Why decentralized social networking never makes it — ever heard of Crossing the Chasm?

Why decentralized social networking never makes it — ever heard of Crossing the Chasm? by Remove term: Johannes Ernst Johannes Ernst

Every now and then, the “why hasn’t decentralized social networking succeeded” discussion pops back up. And inevitably, that motivates somebody who thinks they can do better. They proceed to design a new set of decentralized networking protocols, write lots of code, and get early adopters to enthusiastically adopt the New Thing. Which then, inevitably, never grows beyond a certain size.


Rinse and repeat.


How many times has that now happened? And keeps happening?


Has anybody considered that perhaps the protocols weren’t the problem? Or whether the code was written in one language or another, or did or didn’t use HTML5 or other cool new tech?


The problem — and it is the same problem that is never being addressed — is that your decentralized social networking app doesn’t actually solve any of your users problems that haven’t already been solved! And often fails to solve problems that the centralized guys have solved and that their users depend on.

I’ll be pleasantly surprised if anyone on micro.blog reads and responds to this.

Author: Khürt Williams

I work in application security architecture and I live in Montgomery Township, New Jersey with my wife Bhavna. I am passionate about photography. Expect to find writing on cybersecurity, tropical aquariums, terrariums, hiking, craft breweries, and bird photography.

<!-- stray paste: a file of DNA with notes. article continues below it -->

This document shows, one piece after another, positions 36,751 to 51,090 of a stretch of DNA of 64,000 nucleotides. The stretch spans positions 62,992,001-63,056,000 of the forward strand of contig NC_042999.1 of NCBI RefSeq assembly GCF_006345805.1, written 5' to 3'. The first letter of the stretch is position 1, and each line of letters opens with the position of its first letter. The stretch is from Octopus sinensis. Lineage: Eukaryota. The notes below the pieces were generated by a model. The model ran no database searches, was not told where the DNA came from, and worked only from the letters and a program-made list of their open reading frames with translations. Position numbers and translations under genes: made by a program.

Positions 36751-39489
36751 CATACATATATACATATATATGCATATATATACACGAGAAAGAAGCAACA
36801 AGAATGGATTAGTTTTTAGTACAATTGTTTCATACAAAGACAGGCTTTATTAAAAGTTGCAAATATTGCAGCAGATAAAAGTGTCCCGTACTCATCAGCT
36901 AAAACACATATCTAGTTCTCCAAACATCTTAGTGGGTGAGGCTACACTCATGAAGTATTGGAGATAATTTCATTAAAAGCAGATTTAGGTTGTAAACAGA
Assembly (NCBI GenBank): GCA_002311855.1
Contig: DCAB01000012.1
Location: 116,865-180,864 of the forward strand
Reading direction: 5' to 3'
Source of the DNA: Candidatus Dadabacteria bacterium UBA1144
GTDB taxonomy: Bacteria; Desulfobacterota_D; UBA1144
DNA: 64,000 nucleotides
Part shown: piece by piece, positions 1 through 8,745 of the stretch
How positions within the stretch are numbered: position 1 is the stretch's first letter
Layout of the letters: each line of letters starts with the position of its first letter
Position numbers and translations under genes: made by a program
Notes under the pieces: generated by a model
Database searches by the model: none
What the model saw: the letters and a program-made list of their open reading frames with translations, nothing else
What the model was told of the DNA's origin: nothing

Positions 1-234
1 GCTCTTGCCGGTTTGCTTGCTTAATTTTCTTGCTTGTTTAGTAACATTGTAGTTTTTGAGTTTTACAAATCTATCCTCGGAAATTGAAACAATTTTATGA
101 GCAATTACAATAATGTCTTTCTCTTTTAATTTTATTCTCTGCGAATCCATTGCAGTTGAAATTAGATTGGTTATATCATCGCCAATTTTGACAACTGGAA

5 thoughts on “Why decentralized social networking never makes it — ever heard of Crossing the Chasm?”

  1. @khurt All are means by which communities (networks) can communicate with each other (socialising). I'm not sure I follow what further explanation is required.

    Indeed, your subsequent messages seem to concede all are social networks, but then appear to suggest e-mail and the web don't count because they've been made accessible by large companies (so?) and IRC doesn't count because it's only used by geeks (the OP is specifically about targeting particular communities so the fact this is the case suggests it's a perfect fit for what he's talking about).

    For what it's worth, I actually agree with one of the key thrusts of the OP, namely that user utility is what's important. I merely think he overstates the case and, in so doing, potentially misses understanding how to build successful decentralised social networks.

    1. Email is centralized. Most email accounts are owned by a network. Blogging is centralized. Most blogs exists on tumblr and WordPress.com.

      IRC is not a successful decentralized network.

      I’m glad you agree that the technology needs to be more accessible. We would be having this exchange without me posting a link to a centralized network.

  2. @khurt E-mail, the web and IRC are three decentralised social networks that I'd say have 'made' it. That said, they're all very old and it's fair to ask why decentralised networks since then have failed.

    1. Email spread because network players such as Google, Yahoo etc. gave away accounts. I’m 51. I was around before email addresses were a thing.

      Blogs took off when Blogger, Tumblr, WordPress.com etc. lowered barriers to entry. I was around when it happened. And I know what came before.

      If unreliability is a feature, then I guess success has been achieved with IRC.

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